Näsijärvi

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Näsijärvi
Näsinneula view 11.jpg
Näsijärvi and Tammerkoski seen from Näsinneula tower
Näsijärvi is located in Finland
Näsijärvi
Näsijärvi
LocationPirkanmaa
Coordinates61°34′N 023°46′E / 61.567°N 23.767°E / 61.567; 23.767Coordinates: 61°34′N 023°46′E / 61.567°N 23.767°E / 61.567; 23.767
Primary outflowsTammerkoski
Catchment area7,672.29 km2 (2,962.29 sq mi)
Basin countriesFinland
Max. length40 km (25 mi)
Surface area256.12 km2 (98.89 sq mi)[1]
Max. depth63 m (207 ft)
Surface elevation95.4 m (313 ft)[1]
SettlementsKuru, Tampere, Ylöjärvi
References[1]

Näsijärvi (Finnish: [ˈnæsiˌjærʋi]) is a lake 95 metres (312 ft) above sea level, in the Pirkanmaa region of southern Finland. Näsijärvi is the biggest lake in the Tampere area at 256 square kilometres (99 sq mi) in size.[2] The city of Tampere was built along the Tammerkoski rapids, through which the lake drains into Pyhäjärvi. The water quality of the lake has improved as forest industry has decreased the amount of waste water.

The lake is divided into three fjards, which are Näsinselkä, Koljonselkä and Vankavesi. Näsinselkä starts in the south from Tampere, where it expands to the west as Lielahti and to the east as Aitolahti. At the end of Aitolahti, it expands into a small Niihamanselkä, from which Olkahistenlahti diverges to the southeast and Merjanlahti and Laalahti to the northeast. To the north of Lielahti and Lentävänniemi is Siivikkalanlahti and behind it Ryydynpohja. Näsinselkä changes to Koljonselkä in the north after the Iso-Otava Island. In the case of the islands, a wide headland protrudes from the east towards the lake, the southern tip of which is called Paavolanniemi. To the northeast, there is a five-kilometer-long Tervalahti with its bay Uskalinlahti. On the opposite shore of Näsinselkä is Laakonselkä, a bay that is more than four kilometers long and tapering. Between Koljonselkä and Vankavesi is an archipelago, to the south of which the lake is crossed by the terminal moraine of the Inner Finland.[3]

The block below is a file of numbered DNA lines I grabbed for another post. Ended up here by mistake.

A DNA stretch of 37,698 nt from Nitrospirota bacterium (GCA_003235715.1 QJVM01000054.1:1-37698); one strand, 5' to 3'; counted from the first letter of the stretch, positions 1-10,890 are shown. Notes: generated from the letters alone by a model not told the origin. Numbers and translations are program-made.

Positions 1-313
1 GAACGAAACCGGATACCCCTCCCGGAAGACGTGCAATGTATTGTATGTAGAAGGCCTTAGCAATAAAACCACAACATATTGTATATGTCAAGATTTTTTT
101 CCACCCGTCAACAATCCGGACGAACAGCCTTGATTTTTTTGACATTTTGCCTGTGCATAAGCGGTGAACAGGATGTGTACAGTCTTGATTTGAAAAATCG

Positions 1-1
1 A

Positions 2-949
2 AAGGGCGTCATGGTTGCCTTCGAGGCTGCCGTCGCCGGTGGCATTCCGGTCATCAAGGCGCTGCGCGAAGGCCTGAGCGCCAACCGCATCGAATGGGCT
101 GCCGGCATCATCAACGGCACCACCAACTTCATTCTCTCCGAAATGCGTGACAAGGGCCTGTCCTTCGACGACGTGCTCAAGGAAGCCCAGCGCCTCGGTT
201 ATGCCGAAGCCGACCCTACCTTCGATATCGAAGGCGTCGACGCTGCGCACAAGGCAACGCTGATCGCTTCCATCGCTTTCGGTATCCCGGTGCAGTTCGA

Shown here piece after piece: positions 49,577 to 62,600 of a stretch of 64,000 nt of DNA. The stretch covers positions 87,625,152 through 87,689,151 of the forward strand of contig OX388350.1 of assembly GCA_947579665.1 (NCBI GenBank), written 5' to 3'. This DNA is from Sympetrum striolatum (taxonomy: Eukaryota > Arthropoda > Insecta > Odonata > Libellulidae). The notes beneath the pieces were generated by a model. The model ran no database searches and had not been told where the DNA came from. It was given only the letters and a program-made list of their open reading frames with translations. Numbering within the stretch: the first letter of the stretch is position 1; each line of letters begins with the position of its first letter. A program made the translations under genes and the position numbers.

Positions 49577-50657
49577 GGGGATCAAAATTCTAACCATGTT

There are boat cruising services on Näsijärvi. In 1929, the steamer SS Kuru suffered the most severe Finnish inland shipping disaster on Näsijärvi.

During the winter, usually during February and March, the lake is frozen in its entirety. Näsijärvi is then used for Nordic walking, cross-country skiing, and everyday pleasure walking. There is a small, rocky island upon which a lighthouse, called Siilinkari [fi], is located; it is the most popular walking destination on the lake.

In the north Näsijärvi has a wide catchment area that includes among others the lakes Ruovesi, Kuorevesi, Keurusselkä, Tarjanne, Pihlajavesi, Toisvesi and Ähtärinjärvi.

Storm on Lake Näsijärvi, Werner Holmberg, 1860

See also[edit]

References[edit]

  1. ^ a b c Finnish Environment Institute: Finnish lakes larger than 40 square kilometers Archived 2011-07-25 at the Wayback Machine
  2. ^ "Näsijärvi - haastetta Pirkanmaalla". Fishing in Finland. Retrieved 28 June 2020.
  3. ^ Näsijärvi, Tampere (in Finnish)

External links[edit]

Media related to Näsijärvi at Wikimedia Commons